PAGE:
To make butterscotch sauce, the butter and brown sugar are mixed with cream. How about some butterscotch sauce with your butterscotch pudding? Check out photo #1.

The difference between butterscotch, caramel and toffee.

The original English puddings were savory, boiled puddings containing meat. By the latter half of the 18th century, traditional English puddings no longer included meat; they were still boiled or steamed, even baked. The finished product was cake-like (like plum pudding).

Our creamy Americans puddings, though very different from what the British call pudding, descend from this tradition of steaming sweet ingredients.

Here’s more history of pudding.

American colonists continued the English tradition of baking sweet puddings. The earliest print reference, for chocolate pudding, is 1730. Chocolate custard, a thick creamy cousin, dates to the 19th century. These sweets were enjoyed by wealthy people [source].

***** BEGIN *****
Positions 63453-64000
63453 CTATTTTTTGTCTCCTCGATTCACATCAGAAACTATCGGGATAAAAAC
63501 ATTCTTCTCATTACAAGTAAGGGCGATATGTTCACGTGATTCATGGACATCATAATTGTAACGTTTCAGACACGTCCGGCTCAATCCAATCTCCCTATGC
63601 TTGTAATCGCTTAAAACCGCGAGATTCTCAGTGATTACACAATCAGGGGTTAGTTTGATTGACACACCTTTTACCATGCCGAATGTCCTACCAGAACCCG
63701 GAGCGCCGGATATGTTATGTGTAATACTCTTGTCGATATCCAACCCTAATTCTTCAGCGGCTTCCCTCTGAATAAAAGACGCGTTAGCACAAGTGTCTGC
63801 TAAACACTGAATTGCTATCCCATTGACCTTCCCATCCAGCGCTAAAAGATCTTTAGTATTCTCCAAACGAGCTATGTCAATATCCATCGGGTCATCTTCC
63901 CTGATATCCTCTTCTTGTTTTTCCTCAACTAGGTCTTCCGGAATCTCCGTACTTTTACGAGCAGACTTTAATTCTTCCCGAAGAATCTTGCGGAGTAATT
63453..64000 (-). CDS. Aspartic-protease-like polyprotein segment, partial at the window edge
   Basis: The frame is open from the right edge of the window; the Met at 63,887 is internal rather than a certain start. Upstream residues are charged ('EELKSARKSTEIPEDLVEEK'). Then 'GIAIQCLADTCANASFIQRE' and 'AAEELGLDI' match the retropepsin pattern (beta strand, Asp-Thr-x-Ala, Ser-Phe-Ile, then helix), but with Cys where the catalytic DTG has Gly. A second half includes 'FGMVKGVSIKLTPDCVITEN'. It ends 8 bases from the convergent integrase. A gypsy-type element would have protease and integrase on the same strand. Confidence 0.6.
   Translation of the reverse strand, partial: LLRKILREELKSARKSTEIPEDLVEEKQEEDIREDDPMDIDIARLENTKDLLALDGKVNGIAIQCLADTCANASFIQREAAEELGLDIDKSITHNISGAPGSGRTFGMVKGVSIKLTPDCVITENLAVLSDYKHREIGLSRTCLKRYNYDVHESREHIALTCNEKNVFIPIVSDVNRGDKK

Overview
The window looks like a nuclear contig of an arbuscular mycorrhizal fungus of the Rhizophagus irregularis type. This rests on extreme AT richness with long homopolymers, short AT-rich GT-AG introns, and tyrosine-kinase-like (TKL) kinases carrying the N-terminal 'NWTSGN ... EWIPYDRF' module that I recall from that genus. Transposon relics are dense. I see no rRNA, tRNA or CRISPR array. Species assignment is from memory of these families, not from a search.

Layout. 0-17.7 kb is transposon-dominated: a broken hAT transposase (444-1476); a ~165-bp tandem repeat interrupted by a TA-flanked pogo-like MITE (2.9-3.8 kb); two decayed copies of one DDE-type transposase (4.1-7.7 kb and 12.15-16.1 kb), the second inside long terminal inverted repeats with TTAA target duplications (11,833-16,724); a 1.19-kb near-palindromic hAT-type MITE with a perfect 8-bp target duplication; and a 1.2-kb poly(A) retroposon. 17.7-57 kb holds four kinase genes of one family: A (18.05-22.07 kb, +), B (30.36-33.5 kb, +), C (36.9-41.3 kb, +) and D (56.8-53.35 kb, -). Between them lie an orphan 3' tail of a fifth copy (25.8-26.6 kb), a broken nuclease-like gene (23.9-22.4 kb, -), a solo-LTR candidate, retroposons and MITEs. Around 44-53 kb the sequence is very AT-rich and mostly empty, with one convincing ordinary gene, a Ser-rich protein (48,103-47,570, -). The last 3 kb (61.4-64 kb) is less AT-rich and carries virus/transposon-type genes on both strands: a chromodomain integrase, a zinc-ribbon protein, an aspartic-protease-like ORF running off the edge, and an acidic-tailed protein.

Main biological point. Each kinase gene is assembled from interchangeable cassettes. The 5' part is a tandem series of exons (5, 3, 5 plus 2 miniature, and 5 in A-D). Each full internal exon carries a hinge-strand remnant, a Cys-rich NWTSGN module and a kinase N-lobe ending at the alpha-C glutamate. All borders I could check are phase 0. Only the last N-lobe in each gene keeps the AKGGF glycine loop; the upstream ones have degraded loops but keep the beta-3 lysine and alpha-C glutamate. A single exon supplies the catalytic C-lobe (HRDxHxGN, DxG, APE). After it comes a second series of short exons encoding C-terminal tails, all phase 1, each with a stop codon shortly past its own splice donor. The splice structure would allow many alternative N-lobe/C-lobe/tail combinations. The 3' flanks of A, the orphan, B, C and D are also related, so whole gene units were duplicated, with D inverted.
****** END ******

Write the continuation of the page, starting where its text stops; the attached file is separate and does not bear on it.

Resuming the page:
In 1837 in Birmingham, England, chemist Alfred Bird invented custard powder for his wife who, couldn’t eat eggs. He began marketing it across the U.K. in 1844.

Not long afterward the product arrived in the U.S., and Americans began to use it as an alternative to egg thickeners. It wasn’t long before American cooks started to use custard powder and other cornstarch derivatives as thickeners for custard-type desserts.

(The Different Types Of Custard)

Creamy American puddings evolved from these. We don’t know when butterscotch pudding joined the American pudding lineup (most likely vanilla and chocolate were first). It will take someone with access to cookbooks of 19th century to do some reseach.